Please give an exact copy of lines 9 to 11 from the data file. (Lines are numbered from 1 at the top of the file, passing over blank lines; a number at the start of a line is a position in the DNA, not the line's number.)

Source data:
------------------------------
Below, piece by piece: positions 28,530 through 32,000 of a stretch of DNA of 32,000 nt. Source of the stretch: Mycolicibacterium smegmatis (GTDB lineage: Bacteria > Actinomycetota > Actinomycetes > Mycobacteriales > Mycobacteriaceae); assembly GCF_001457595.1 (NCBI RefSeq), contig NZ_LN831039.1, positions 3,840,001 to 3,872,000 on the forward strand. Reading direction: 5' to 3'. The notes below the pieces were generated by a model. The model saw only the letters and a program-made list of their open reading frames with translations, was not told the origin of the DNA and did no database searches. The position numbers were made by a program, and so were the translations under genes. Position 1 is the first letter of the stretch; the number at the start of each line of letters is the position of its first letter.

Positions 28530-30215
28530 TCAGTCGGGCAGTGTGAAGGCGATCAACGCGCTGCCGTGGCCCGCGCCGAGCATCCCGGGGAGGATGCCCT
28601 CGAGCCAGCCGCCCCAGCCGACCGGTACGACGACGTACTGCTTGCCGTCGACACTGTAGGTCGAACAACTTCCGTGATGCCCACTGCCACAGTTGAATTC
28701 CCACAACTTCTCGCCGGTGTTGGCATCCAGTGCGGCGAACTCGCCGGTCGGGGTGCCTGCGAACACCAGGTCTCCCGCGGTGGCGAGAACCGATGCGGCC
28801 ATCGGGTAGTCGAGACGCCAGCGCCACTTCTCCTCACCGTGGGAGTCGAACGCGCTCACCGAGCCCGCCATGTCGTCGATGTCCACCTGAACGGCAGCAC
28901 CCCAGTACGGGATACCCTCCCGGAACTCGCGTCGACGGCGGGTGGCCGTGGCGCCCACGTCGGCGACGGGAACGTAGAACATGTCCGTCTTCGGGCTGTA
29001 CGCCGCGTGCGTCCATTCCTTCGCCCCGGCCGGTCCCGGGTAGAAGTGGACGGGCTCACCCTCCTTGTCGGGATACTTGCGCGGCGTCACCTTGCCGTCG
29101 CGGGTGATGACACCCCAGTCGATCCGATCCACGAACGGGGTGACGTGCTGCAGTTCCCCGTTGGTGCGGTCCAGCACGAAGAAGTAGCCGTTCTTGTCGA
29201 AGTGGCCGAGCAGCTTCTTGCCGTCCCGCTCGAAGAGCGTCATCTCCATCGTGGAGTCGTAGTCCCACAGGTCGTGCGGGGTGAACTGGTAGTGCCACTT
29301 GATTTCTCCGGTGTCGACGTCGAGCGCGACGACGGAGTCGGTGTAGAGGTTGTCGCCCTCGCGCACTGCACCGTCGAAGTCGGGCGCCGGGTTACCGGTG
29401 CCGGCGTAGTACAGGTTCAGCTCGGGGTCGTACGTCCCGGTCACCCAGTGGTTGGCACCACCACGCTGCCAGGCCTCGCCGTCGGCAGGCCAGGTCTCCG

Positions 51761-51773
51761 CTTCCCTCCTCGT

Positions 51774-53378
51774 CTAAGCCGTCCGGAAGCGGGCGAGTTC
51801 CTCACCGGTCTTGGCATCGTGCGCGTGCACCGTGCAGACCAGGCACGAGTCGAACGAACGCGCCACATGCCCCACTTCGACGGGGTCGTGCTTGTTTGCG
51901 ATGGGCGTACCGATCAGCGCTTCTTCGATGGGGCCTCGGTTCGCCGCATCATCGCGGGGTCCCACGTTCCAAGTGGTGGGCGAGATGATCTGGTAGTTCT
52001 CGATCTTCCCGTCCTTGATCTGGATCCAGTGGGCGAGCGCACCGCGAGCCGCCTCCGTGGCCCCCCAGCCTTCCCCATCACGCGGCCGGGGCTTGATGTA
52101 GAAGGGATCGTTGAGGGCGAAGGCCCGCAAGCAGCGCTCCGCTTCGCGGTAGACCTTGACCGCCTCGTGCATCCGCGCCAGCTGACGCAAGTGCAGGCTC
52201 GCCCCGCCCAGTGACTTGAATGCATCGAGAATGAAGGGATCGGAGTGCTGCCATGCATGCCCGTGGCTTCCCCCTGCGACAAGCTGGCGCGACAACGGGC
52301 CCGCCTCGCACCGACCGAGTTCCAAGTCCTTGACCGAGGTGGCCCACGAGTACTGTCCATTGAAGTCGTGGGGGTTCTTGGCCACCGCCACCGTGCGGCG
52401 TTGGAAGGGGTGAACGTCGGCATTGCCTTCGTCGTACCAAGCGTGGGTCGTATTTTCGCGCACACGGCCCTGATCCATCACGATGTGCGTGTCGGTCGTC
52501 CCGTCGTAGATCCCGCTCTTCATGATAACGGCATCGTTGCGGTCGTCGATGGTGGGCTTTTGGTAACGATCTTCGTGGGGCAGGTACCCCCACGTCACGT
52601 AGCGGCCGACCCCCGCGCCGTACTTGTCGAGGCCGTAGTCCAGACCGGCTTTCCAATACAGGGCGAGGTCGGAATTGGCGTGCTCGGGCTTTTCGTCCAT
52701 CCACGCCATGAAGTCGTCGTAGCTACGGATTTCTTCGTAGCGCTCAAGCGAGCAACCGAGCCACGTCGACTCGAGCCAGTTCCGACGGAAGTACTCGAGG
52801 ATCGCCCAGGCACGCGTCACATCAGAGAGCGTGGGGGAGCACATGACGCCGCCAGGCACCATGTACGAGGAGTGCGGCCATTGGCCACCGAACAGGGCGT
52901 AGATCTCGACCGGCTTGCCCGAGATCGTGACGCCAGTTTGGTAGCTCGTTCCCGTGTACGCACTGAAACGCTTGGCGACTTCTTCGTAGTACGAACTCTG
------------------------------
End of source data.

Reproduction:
29101 CGGGTGATGACACCCCAGTCGATCCGATCCACGAACGGGGTGACGTGCTGCAGTTCCCCGTTGGTGCGGTCCAGCACGAAGAAGTAGCCGTTCTTGTCGA
29201 AGTGGCCGAGCAGCTTCTTGCCGTCCCGCTCGAAGAGCGTCATCTCCATCGTGGAGTCGTAGTCCCACAGGTCGTGCGGGGTGAACTGGTAGTGCCACTT
29301 GATTTCTCCGGTGTCGACGTCGAGCGCGACGACGGAGTCGGTGTAGAGGTTGTCGCCCTCGCGCACTGCACCGTCGAAGTCGGGCGCCGGGTTACCGGTG